The Nation



Regional economic declaration adopted in Bangkok by Asia-Pacific countries

Thirty-six Asia-Pacific nations unanimously adopted the "Bangkok Declaration on Regional Economic Cooperation and Integration in Asia and the Pacific", which outlines a road map towards a regional economic community.

Top government leaders, ministers and senior officials adopted the declaration on Friday at a conference of the Economic and Social Commission for Asia and the Pacific (Escap) held in Bangkok. They resolved to work together more closely to build an integrated market, seamless transport and energy connectivity, and financial cooperation, and to enhance resilience to address vulnerabilities and risks of natural disasters.

"This is a historic and defining moment in the history of Escap, as we take new steps with our member states to deepen and broaden the process of regional economic cooperation and integration, and as we work even more closely together to ensure that this will truly be the Asia-Pacific century," Dr Noeleen Heyzer, United Nations under-secretary-general and Escap executive secretary, told the conference.

"This declaration holds the promise of region-wide cooperation and policy-making in finance, connectivity, and addressing shared vulnerabilities."

In his address to the opening ceremony, Kay Rala Xanana Gusmao, prime minister of East Timor, stressed the need for regional cooperation to reduce growing inequalities and disparities across Asia and the Pacific. "While some countries are becoming increasingly prosperous, others remain stagnant or face great challenges … We must work towards forms of regional economic cooperation and integration which most effectively spread prosperity and development among all countries."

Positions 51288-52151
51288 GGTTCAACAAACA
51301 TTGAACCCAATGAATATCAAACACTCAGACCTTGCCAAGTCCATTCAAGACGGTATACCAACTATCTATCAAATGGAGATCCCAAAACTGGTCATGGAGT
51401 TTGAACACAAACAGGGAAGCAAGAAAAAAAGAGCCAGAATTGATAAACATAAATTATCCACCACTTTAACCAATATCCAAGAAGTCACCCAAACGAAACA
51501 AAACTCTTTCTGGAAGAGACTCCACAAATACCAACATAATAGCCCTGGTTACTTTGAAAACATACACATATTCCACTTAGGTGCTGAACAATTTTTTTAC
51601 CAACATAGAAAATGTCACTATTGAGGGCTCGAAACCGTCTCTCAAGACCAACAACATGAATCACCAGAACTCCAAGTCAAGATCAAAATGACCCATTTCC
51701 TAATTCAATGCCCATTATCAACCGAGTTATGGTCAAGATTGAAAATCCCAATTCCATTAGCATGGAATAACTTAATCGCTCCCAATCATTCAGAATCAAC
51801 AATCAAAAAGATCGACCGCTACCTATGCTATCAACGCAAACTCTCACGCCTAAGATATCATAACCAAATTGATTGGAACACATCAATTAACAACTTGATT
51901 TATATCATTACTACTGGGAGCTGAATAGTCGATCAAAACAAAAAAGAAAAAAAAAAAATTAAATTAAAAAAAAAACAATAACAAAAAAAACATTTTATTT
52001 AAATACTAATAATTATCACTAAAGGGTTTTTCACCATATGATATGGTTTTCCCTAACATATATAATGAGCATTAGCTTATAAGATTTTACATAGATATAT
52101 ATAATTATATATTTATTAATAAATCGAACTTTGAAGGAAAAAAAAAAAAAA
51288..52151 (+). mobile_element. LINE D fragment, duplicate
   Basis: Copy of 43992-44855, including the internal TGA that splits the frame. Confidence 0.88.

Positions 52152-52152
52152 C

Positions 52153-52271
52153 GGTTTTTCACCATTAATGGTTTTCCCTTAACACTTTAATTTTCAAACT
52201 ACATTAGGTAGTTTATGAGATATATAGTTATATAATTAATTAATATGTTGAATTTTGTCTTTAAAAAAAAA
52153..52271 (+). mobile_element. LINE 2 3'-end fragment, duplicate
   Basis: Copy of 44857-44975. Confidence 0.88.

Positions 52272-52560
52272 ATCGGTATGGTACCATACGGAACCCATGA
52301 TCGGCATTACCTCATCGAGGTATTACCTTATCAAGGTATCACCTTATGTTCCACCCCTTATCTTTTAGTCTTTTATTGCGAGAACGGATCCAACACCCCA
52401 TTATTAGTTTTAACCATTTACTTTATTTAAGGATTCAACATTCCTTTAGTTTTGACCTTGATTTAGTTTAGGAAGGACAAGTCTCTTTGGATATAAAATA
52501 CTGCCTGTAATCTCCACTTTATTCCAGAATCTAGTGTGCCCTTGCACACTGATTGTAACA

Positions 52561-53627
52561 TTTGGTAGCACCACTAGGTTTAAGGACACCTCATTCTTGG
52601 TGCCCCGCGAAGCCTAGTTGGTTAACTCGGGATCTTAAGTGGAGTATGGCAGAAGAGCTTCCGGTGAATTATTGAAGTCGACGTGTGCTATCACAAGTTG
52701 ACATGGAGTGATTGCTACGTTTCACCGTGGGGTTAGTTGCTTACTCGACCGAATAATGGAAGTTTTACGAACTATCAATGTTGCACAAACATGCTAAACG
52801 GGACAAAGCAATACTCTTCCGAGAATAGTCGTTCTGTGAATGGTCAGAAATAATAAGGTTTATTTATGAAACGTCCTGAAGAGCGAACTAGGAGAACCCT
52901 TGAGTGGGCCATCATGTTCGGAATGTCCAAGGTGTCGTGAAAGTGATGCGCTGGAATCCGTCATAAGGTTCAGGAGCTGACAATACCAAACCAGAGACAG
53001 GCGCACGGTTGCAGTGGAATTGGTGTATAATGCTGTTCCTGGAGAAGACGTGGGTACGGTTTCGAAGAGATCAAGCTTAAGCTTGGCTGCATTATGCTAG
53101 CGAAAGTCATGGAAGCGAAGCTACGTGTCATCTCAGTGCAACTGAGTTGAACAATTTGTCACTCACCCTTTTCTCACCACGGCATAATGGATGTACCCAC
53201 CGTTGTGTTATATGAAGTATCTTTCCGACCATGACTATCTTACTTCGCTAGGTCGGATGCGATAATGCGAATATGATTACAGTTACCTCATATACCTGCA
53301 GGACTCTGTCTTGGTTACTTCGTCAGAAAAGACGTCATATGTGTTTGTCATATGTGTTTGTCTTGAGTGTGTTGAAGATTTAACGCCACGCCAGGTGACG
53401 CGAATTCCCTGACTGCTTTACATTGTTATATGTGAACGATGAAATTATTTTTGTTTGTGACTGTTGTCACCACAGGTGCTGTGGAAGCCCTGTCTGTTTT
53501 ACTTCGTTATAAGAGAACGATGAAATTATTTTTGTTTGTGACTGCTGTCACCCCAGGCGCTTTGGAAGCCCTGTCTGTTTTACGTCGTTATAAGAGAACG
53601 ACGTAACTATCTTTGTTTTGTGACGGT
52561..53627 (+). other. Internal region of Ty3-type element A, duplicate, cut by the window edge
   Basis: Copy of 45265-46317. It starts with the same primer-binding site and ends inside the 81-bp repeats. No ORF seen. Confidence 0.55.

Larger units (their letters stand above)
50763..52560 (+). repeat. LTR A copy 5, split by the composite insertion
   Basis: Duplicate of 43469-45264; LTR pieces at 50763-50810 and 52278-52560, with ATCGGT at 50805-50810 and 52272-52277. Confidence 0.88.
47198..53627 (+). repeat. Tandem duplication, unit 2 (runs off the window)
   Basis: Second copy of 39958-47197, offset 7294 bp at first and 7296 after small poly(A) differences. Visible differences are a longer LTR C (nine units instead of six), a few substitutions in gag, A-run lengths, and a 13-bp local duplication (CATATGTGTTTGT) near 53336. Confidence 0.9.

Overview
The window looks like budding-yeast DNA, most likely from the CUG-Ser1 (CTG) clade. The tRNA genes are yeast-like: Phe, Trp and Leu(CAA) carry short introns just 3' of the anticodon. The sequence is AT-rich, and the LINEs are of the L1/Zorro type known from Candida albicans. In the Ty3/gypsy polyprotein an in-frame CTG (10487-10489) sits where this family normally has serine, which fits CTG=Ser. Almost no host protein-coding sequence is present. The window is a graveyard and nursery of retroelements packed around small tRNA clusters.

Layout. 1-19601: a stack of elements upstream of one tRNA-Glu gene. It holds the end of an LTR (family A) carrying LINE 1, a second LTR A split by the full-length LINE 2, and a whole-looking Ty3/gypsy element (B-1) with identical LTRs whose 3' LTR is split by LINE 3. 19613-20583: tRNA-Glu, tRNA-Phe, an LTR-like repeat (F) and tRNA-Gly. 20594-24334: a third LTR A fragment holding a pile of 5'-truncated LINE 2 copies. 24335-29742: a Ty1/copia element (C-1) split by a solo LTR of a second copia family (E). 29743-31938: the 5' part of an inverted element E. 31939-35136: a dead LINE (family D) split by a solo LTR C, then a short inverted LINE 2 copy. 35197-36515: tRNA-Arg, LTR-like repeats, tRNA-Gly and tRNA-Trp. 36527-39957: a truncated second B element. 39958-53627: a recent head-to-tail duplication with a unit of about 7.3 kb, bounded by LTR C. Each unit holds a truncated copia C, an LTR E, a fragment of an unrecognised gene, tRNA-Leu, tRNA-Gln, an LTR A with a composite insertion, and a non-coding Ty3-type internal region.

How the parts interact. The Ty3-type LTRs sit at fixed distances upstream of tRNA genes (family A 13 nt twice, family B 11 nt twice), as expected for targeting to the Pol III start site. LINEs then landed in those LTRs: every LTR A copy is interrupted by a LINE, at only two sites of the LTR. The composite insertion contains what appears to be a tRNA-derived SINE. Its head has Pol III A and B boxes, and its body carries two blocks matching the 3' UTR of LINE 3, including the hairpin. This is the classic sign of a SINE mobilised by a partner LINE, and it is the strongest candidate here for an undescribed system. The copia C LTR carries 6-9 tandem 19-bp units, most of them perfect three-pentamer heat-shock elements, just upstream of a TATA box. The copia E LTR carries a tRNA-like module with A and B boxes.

Threats to island countries

The premier of Niue, Toke Tufukia Talagi, reminded the conference of the threat to the very survival of the Pacific island countries posed by the impact of climate change and highlighted the need to strengthen relationships between the Pacific and Asia.

Faumuina Tiatia Liuga, finance minister of Samoa and chairman of the ministerial conference, added: "Growing together means picking up those who are weak as well."

The four-pillared agenda of regional cooperation and integration outlined in the Bangkok Declaration followed a mandate from Asia-Pacific countries attending the annual Escap Commission Session in May last year, which had as its theme "Growing Together: Economic Integration for an Inclusive and Sustainable Asia-Pacific Century".

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